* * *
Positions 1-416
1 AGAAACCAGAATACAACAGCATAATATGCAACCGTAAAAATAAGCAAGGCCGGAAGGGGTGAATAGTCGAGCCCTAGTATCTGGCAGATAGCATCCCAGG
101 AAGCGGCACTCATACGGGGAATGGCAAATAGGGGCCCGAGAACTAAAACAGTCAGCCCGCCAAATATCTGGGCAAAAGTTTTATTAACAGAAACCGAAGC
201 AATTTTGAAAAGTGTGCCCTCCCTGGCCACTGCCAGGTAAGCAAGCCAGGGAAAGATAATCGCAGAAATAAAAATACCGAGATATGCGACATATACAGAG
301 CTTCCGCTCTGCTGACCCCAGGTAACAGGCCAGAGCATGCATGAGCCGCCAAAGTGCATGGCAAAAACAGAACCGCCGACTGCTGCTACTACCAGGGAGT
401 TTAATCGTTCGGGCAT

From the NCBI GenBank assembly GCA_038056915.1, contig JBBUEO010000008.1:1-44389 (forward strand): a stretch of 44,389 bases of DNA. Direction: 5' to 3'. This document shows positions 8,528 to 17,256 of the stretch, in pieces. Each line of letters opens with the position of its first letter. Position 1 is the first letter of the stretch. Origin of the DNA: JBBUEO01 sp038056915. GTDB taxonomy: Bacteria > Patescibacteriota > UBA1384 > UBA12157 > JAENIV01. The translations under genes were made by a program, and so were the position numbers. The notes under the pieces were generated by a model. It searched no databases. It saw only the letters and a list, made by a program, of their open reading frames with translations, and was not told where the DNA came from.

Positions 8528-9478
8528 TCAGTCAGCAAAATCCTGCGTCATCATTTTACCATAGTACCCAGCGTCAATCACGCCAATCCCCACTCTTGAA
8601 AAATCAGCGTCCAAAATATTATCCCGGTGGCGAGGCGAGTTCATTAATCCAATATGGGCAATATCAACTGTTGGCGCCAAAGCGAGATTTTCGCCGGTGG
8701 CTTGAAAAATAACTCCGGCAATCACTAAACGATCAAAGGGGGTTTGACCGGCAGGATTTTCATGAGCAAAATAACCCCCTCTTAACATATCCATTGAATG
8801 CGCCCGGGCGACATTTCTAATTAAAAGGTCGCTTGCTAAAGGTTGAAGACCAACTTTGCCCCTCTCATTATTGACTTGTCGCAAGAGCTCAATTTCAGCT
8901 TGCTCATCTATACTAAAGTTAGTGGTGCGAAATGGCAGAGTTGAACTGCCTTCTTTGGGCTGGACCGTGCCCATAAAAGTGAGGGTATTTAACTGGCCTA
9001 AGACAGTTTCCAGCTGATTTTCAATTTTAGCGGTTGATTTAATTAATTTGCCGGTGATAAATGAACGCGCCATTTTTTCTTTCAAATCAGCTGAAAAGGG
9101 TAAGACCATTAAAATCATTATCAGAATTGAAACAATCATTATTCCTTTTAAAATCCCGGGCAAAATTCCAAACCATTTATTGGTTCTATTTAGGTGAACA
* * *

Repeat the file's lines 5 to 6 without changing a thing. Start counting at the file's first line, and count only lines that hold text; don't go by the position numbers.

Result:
301 CTTCCGCTCTGCTGACCCCAGGTAACAGGCCAGAGCATGCATGAGCCGCCAAAGTGCATGGCAAAAACAGAACCGCCGACTGCTGCTACTACCAGGGAGT
401 TTAATCGTTCGGGCAT